China's foreign ministry firmly opposes executive orders announced by US President Donald Trump banning US transactions with the Chinese owners of messaging app WeChat and video-sharing app TikTok, Beijing said yesterday.
Beijing will defend the legitimate rights and interests of Chinese businesses and the United States would have to bear the consequences of its actions, ministry spokesman Wang Wenbin told reporters during a daily briefing, without giving details.
"The US is using national security as an excuse and using state power to oppress non-American businesses. That's just a hegemonic practice. China is firmly opposed to that," he said.
The US executive orders, which will be effective in 45 days, come after the Trump administration announced its efforts to purge "untrusted" Chinese apps from US digital networks and called WeChat, controlled by Tencent Holdings Ltd, and ByteDance's TikTok "significant threats."
Wang said that the United States was sacrificing the interests of users and companies and engaging in political manipulation and oppression, adding that it "will only lose its moral high ground with a damaged image and a deficit of trust".
TikTok has come under fire from US lawmakers over national security concerns surrounding data collection as distrust between Washington and Beijing grows. Reuters on Sunday reported that Trump has given Microsoft Corp 45 days to complete the purchase of TikTok's US operations.
"We are shocked by the recent Executive Order, which was issued without any due process," TikTok said in a statement on Friday, adding that it would "pursue all remedies available to us in order to ensure that the rule of law is not discarded".
The ban on US transactions with Tencent, one of the world's biggest internet companies, portends further fracturing of the global internet and severing of long-standing ties between the tech industries in the United States and China.
"This is the rupture in the digital world between the US and China," said James Lewis, a technology expert with Washington-based think-tank Center for Strategic and International Studies.
"Absolutely, China will retaliate."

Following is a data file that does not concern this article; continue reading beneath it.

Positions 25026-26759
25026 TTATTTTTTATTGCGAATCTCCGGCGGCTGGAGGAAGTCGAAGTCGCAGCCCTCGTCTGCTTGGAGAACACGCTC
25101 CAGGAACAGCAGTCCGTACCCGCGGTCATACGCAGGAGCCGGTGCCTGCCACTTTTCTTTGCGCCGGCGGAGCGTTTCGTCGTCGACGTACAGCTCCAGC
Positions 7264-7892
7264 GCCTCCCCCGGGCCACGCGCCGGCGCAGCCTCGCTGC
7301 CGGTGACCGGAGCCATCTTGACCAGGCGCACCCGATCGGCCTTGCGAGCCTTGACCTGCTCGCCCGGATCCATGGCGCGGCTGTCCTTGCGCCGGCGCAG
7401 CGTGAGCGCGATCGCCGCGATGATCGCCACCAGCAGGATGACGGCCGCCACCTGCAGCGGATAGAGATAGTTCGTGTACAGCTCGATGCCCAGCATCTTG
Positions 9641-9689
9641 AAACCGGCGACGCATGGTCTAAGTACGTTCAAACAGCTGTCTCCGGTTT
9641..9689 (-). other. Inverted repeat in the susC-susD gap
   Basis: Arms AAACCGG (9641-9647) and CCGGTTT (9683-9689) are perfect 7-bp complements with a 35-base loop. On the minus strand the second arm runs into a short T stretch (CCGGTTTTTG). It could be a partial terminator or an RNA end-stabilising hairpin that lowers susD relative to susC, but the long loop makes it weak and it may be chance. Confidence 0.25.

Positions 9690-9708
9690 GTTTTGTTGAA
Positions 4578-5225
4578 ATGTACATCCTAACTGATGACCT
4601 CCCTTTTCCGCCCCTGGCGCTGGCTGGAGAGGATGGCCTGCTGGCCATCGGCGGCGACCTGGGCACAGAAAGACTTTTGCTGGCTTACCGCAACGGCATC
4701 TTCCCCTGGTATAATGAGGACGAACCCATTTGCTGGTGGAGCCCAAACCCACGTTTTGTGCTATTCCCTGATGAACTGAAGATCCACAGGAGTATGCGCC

On Wednesday, US Secretary of State Mike Pompeo expanded a program dubbed "Clean Network" to prevent various Chinese apps and telecoms firms from accessing sensitive information on US citizens and businesses.
Trump's new orders appeared coordinated with Pompeo's announcement, Lewis said.
"We are reviewing the executive order to get a full understanding," a Tencent spokesperson said.
ByteDance declined to comment.
WeChat has been downloaded a relatively small 19 million times in the United States, showed data from Sensor Tower. In China, however, the app is ubiquitous as a medium for services as varied as games and payment. It is also a common platform to communicate with individuals and businesses outside China.
US social media and messaging services such Facebook Inc's WhatsApp and Messenger are blocked in China, where a "great firewall" prevents citizens from freely accessing the worldwide web, and where online communication is routinely monitored and censored.
US concerns about China's tech industry had until recently focused on telecom equipment vendor Huawei Technologies Co Ltd . As relations soured over a host of economic and human rights issues, it has sanctioned numerous other Chinese tech firms.
Tencent is the biggest target yet. It is Asia's second most-valuable company after Alibaba Group Holding Ltd with a market capitalization of $686 billion, and is among the world's largest social media and video game companies. It opened a California gaming studio this summer and owns minority stakes in numerous gaming and internet firms around the world, including US messaging app operator Snap Inc.
Tension has been simmering between the two powers for months, with the United States taking issue with China's handling of the novel coronavirus outbreak and moves to curb freedoms in Hong Kong. The increasingly aggressive posture towards China comes as Trump bids for re-election in November.
The United States is not alone in its concern about Chinese internet apps: WeChat and TikTok were among 59 mostly Chinese apps that India outlawed in June for threatening its "sovereignty and integrity".
It was not clear whether the sanction would effect Tencent's other holdings in the country.